The Case Challenge series includes difficult-to-diagnose conditions, some of which are not frequently encountered by most clinicians but are nonetheless important to accurately recognize. Test your diagnostic and treatment skills using the following patient scenario and corresponding questions. If you have a case you would like to suggest for a future Case Challenge, please contact us.
A 40-day-old white male infant with a previously uncomplicated neonatal course presents with a 2-day history of expanding swelling and erythema involving the left angle of the mandible. The infant has been irritable and inconsolable for the 12 hours before presentation. His parents are very distraught. They tried feeding, rocking, and burping the infant, but nothing relieved the crying.
According to the parents, the patient had a fever on the day before admission. The infant was a 7.5-lb (3.4-kg), term baby delivered via normal, spontaneous vaginal delivery to a 26-year-old mother who was positive for group B Streptococcus (GBS) at 35 weeks gestation, rubella-immune, and negative for hepatitis B surface antigen. Rupture of the membranes occurred 10 hours before delivery, with clear fluid. The intrapartum medications included two doses of clindamycin for the positive GBS test. No perinatal maternal fever was noted. The Apgar scores were 8 and 9 at 1 and 5 minutes, respectively.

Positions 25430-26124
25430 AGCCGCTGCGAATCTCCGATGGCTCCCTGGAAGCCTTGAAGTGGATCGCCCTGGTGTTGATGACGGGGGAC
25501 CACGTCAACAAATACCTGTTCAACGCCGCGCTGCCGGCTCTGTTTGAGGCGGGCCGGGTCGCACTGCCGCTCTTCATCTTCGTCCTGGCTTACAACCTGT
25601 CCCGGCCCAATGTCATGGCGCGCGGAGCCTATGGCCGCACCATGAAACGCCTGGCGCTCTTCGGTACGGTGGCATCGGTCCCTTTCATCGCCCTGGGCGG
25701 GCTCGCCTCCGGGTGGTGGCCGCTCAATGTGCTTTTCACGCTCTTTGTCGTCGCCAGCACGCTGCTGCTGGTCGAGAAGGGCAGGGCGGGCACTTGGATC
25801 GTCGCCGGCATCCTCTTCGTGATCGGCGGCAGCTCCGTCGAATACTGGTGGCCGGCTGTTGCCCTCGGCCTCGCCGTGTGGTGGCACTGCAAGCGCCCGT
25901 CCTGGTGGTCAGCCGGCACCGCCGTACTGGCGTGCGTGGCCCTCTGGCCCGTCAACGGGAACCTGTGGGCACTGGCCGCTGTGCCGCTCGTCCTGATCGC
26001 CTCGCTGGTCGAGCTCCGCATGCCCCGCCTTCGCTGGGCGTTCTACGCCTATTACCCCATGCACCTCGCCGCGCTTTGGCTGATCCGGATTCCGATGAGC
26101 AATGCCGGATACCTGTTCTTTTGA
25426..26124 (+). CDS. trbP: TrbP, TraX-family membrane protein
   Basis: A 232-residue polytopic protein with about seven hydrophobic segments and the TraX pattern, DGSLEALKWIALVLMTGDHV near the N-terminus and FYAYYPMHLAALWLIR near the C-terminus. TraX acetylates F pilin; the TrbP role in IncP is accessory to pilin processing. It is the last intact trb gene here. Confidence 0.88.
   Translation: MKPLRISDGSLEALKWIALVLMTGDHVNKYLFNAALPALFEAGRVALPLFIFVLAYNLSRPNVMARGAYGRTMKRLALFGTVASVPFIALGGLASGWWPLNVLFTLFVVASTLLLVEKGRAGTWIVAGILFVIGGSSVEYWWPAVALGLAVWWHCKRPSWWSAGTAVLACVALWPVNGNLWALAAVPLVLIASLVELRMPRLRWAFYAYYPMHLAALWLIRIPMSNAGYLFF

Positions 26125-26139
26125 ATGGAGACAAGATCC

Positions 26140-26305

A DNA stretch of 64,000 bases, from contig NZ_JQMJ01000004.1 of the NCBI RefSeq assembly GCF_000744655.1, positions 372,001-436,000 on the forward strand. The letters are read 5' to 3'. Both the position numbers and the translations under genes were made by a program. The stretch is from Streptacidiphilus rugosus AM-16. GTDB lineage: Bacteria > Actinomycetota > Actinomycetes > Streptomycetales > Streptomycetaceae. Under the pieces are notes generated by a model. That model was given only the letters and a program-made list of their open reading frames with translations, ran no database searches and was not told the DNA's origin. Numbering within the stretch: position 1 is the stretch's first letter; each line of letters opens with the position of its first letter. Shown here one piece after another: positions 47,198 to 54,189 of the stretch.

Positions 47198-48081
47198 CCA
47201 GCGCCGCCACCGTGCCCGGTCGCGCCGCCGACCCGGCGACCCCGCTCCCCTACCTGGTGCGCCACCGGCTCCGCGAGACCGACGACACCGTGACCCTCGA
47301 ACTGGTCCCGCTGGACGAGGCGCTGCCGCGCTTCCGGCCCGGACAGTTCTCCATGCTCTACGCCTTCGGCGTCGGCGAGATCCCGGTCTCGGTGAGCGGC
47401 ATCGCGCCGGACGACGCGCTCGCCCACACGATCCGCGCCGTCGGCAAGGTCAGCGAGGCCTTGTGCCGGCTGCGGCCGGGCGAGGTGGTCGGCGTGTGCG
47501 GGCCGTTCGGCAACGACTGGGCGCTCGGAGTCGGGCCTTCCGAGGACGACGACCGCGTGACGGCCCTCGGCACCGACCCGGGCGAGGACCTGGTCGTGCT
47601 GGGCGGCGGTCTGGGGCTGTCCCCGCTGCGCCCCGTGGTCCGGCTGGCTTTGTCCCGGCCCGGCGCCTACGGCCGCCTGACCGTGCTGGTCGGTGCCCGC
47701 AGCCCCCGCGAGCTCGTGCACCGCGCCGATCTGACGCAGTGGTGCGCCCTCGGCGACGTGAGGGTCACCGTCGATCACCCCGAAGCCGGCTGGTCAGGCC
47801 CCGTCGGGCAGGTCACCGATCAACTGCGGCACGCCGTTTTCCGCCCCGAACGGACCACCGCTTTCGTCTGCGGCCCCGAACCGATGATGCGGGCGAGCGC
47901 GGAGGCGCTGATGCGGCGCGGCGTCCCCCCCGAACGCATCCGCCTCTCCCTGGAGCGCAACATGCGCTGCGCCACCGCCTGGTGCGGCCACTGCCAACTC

Medscape © 2015
Any views expressed above are the author's own and do not necessarily reflect the views of WebMD or Medscape.
Cite this: Faisal M Mawri, Staci Batchelder, Carrie Fales, et. al. Facial Swelling in a 40-Day-Old Boy - Medscape - Oct 28, 2015.